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Spanier: I was beaten as a child; I would have intervened with Sandusky

by on December 27, 2013 10:09 PM

Former Penn State University President Graham Spanier says in a new documentary film that he was a victim of child abuse and would have intervened if he had known about the abuse committed by former Penn State football coach Jerry Sandusky.

The first screening of the film "365 Days: A Year in Happy Valley" was held Friday night at The State Theatre as part of a red carpet premiere. was invited to the event.

In the film, Spanier says while growing up in Chicago his father, who escaped from Nazi Germany, severely beat him on a regular basis. The abuse was so bad, he says, that he underwent reconstructive surgery.

Spanier, who sat down with the documentary crew for roughly two hours in the fall, said if he had known Sandusky was abusing children he would have put a stop to it.

"If I had ever heard a word about child abuse, sexual abuse, about anything criminal, I would have intervened. Never in a million years would I have allowed that to occur, never," Spanier says.

In the film Spanier also says the news media and Louis Freeh report on the university's handling of Sandusky both painted Spanier as "one of the bad guys." Spanier said that conclusion is wrong.

"I felt within myself I've done nothing wrong, I've done nothing to be ashamed of," he says.

After the university's board of trustees fired Spanier he said he was reluctant to leave his home. But when he did, even to go the grocery store, he said complete strangers would approach him and offer support.

"It was like a receiving line," he says.

Spanier is currently awaiting trial for allegedly covering up the abuse and committing perjury during the Sandusky grand jury investigation. He has maintained his innocence.

Before the screening, director Erik Proulx and producer Eric Porterfield, who has lived in State College since 1989, talked to the news media about production.

Proulx and Porterfield said they pursued Spanier over time, having several lunch meetings with him. Proulx says Spanier's attorneys advised him not to participate in an interview. However, in the fall, Spanier sat down with the crew admittedly going against legal advice, says Proulx.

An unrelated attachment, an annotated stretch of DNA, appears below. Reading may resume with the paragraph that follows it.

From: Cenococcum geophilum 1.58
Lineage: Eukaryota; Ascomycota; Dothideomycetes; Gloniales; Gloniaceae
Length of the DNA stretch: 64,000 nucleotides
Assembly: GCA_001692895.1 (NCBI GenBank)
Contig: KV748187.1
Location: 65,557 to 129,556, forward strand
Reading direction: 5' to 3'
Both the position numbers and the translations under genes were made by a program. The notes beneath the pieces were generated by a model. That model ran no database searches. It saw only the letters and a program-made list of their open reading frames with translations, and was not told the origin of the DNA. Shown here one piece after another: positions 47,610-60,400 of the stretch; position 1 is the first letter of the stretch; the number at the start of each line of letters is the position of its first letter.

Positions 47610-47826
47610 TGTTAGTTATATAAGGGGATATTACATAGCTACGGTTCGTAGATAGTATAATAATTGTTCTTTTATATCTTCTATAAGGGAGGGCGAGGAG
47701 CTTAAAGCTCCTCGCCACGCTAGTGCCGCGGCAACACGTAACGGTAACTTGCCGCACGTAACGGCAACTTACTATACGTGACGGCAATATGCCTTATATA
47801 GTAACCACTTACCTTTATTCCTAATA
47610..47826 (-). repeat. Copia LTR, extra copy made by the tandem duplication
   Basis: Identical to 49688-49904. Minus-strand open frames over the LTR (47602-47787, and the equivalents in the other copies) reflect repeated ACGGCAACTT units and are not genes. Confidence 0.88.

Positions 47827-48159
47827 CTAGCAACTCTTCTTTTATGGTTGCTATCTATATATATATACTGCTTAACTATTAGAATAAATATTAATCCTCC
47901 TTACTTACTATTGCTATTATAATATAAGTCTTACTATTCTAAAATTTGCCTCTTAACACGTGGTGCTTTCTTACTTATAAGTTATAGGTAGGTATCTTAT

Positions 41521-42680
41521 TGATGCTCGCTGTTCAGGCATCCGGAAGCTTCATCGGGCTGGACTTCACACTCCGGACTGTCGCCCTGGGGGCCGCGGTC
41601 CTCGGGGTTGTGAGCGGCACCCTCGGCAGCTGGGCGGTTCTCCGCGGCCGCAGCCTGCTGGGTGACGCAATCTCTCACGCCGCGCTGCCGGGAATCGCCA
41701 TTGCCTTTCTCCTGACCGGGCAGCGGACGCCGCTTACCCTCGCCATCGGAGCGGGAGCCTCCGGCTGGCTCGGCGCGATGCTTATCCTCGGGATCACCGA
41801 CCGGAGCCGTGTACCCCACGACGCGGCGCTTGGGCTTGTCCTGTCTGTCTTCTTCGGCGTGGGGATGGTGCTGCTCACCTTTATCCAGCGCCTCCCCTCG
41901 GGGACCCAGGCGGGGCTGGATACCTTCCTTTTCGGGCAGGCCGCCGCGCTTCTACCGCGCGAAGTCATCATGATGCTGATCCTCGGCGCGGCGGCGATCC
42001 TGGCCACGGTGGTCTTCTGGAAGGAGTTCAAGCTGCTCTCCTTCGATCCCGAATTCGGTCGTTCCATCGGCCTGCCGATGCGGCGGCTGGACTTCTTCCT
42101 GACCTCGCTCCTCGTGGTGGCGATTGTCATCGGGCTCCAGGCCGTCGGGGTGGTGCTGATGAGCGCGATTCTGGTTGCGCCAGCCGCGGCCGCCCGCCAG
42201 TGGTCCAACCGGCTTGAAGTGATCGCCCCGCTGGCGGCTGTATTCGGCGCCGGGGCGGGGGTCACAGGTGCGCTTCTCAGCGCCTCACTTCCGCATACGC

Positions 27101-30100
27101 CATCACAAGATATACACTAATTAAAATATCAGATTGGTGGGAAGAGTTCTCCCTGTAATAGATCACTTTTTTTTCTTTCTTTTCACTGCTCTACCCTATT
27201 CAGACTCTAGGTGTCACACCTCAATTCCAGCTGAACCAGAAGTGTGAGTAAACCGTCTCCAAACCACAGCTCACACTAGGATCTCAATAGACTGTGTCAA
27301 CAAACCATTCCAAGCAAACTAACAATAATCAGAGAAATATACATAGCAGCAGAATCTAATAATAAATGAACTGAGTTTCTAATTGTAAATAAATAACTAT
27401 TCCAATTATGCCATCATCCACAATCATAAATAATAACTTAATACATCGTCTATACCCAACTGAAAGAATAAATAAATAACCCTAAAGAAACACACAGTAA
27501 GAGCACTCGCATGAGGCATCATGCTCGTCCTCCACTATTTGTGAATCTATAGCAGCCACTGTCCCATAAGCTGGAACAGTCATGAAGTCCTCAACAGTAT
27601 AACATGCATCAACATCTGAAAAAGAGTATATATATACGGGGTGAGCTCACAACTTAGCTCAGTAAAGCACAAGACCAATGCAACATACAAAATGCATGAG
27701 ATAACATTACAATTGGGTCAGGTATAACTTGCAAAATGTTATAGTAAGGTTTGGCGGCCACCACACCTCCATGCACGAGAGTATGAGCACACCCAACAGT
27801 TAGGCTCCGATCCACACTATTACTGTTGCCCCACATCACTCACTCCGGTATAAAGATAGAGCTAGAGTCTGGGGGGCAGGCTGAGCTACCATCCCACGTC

Proulx noted the interview was not an effort to dig up controversial information from Spanier.

"We weren't trying to find something that he didn't already report," Proulx says. "He was very comfortable talking with us."

Spanier and all others who appear in the film were invited to Friday's premiere. Spanier did not RSVP to the event.

When authorities indicted Sandusky, Spanier says he asked trustees to give him the opportunity to "get out in front of it because I knew it was going to be a pretty bad scene. But in this case the trustees decided they wanted to handle it ... It became clear to me that I was going to be helpless."

Spanier also says trustees told him to cancel a press conference scheduled for Paterno shortly after the news of Sandusky broke.

The film references the $8.1 million investigation funded by the trustees and conducted by Freeh, former director of the FBI. Some in the film imply the investigation was not impartial and that because trustees paid for the probe, it had to fall in their favor.

Spanier says the report "was essentially written by the time he (Freeh) met with me."

The official 365 days of documenting started Sept. 1, 2012; however, the crew started filming shortly before that date and continued beyond the one-year mark.

A preview of the film will be held in roughly 13 cities with week-long screenings in Los Angeles and New York. Depending on how film is received, it will either be released to theaters or go to digital distribution.

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Jennifer Miller is a reporter for She has worked in journalism since 2005. She's covered news at the local, state and national level with an emphasis on crime and local government.
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